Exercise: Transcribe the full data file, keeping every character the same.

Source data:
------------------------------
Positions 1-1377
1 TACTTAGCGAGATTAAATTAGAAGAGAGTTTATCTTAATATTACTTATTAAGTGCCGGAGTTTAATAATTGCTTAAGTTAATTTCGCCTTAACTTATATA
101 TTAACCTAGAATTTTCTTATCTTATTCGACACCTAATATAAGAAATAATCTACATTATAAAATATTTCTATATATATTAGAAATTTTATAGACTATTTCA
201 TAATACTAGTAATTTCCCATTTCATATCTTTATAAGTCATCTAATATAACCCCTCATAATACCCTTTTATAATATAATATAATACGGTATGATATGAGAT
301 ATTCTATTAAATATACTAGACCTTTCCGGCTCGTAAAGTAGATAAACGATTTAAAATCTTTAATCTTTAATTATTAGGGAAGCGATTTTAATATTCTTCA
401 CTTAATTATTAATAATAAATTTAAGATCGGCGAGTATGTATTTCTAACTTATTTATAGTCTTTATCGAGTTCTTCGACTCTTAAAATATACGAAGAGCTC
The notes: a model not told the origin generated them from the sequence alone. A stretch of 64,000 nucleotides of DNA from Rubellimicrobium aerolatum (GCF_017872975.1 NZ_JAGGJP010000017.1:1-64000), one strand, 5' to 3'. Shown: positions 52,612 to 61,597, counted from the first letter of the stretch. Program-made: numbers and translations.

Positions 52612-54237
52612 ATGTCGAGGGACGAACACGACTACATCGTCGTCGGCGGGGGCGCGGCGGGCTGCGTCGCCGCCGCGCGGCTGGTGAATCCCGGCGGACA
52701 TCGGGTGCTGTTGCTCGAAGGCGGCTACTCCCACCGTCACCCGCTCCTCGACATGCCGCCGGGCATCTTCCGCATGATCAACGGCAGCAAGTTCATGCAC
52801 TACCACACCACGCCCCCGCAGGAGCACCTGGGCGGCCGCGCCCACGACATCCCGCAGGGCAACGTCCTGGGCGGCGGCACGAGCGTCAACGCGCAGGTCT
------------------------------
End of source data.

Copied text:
Positions 1-1377
1 TACTTAGCGAGATTAAATTAGAAGAGAGTTTATCTTAATATTACTTATTAAGTGCCGGAGTTTAATAATTGCTTAAGTTAATTTCGCCTTAACTTATATA
101 TTAACCTAGAATTTTCTTATCTTATTCGACACCTAATATAAGAAATAATCTACATTATAAAATATTTCTATATATATTAGAAATTTTATAGACTATTTCA
201 TAATACTAGTAATTTCCCATTTCATATCTTTATAAGTCATCTAATATAACCCCTCATAATACCCTTTTATAATATAATATAATACGGTATGATATGAGAT
301 ATTCTATTAAATATACTAGACCTTTCCGGCTCGTAAAGTAGATAAACGATTTAAAATCTTTAATCTTTAATTATTAGGGAAGCGATTTTAATATTCTTCA
401 CTTAATTATTAATAATAAATTTAAGATCGGCGAGTATGTATTTCTAACTTATTTATAGTCTTTATCGAGTTCTTCGACTCTTAAAATATACGAAGAGCTC
The notes: a model not told the origin generated them from the sequence alone. A stretch of 64,000 nucleotides of DNA from Rubellimicrobium aerolatum (GCF_017872975.1 NZ_JAGGJP010000017.1:1-64000), one strand, 5' to 3'. Shown: positions 52,612 to 61,597, counted from the first letter of the stretch. Program-made: numbers and translations.

Positions 52612-54237
52612 ATGTCGAGGGACGAACACGACTACATCGTCGTCGGCGGGGGCGCGGCGGGCTGCGTCGCCGCCGCGCGGCTGGTGAATCCCGGCGGACA
52701 TCGGGTGCTGTTGCTCGAAGGCGGCTACTCCCACCGTCACCCGCTCCTCGACATGCCGCCGGGCATCTTCCGCATGATCAACGGCAGCAAGTTCATGCAC
52801 TACCACACCACGCCCCCGCAGGAGCACCTGGGCGGCCGCGCCCACGACATCCCGCAGGGCAACGTCCTGGGCGGCGGCACGAGCGTCAACGCGCAGGTCT